I might use the cans outside the house from time to time but portability isn't a priority at all.

 

I've owned the 940's, the 550's, and the ESW9's;

and currently own the Momentum's and HP-50's/

 

 

If you found the bass of the 940's lacking (as I did, plus there were

some other aspects of their SQ I didn't like), you'll most likely find

the bass of the K550's lacking as well.

 

The HP50's and Momentum's, to my ears, provide more bass than

the other three headphones..

 

And the HP50's and Momentum's seem to have a similar bass response.to

each other.

(BTW, I use various setups for listening, but here I'll assume use of an IBasso DX50,

flac files only, a JDS Labs O2 amplifier, and Cardas connecting cable.)

 

As for which I like more of those two...not entirely sure yet - and I've had them both

for a few months already.  I find myself listening to the Momentum's more often so

I guess that says something - as mentioned from time to time in this thread and

elsewhere, the HP50's - with all of their strengths - have a sort of "unreal" aspect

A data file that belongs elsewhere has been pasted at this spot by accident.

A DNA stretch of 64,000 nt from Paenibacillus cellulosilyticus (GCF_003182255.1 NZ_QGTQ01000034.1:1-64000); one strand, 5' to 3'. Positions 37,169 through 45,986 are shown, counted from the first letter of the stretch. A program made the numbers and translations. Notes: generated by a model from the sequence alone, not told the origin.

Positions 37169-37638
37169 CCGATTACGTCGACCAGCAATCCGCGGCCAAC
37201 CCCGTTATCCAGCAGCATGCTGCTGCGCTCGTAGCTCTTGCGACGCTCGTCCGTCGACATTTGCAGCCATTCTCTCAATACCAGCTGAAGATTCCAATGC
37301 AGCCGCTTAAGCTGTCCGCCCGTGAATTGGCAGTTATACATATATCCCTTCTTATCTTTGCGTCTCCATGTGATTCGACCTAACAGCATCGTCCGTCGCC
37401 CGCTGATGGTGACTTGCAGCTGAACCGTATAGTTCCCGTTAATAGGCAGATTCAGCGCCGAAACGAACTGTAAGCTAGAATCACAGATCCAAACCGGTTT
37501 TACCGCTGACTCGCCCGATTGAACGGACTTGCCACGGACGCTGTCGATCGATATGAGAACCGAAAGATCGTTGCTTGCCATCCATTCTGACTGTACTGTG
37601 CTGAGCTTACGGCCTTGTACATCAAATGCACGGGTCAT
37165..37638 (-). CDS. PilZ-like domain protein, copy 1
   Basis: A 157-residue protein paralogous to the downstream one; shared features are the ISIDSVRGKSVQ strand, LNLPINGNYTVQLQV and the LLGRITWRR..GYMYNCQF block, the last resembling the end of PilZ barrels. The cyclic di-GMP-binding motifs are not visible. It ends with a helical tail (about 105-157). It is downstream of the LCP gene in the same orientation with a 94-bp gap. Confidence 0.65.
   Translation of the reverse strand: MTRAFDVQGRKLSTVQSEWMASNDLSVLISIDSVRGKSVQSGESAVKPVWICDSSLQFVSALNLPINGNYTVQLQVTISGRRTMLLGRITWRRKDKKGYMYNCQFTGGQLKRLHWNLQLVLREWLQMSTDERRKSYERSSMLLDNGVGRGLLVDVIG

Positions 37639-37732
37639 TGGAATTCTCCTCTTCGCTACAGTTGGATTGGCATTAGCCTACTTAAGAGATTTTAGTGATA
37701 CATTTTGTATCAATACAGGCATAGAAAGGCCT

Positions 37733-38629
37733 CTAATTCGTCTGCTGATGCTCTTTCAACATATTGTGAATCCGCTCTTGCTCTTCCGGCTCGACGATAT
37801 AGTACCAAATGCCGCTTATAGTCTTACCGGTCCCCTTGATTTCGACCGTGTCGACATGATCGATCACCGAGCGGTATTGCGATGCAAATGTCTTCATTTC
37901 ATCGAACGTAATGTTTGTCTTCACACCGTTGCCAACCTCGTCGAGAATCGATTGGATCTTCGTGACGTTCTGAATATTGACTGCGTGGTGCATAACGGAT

to their sound.  Yet I'd have to say, at the same time, that I like the HP50's

overall more than the Momentum's since overall I just think  they're better,

truer sounding headphones. 

 

Another factor, or perhaps "wild card" in my listening to these five headphones, and the main reason

I no longer own the first three (940's, ESW9's, and K550') regards the Sony MDR-7520's which best all five of them IMO.

The HP50's isolate more effectively than the 7520's, and the Momentum's have smaller earcups which I find useful

for listening while lying down.  Also, the HP50's and Momentum's do sound very good indeed and provide variety

to my closed headphone listening. But if I had to pick only one set of headphones out of all of these, I'd choose

the 7520's. (There's a large thread on them here: http://www.head-fi.org/t/682534/sony-mdr-7520/720#post_10207344)

 

 

TL;DR: HP50's over Shure 940's, AT ESW9A's, and AKG K550's.

 

[Edit: Added TL;DR]


Edited by zazex - 1/29/14 at 12:57am
post #651 of 1308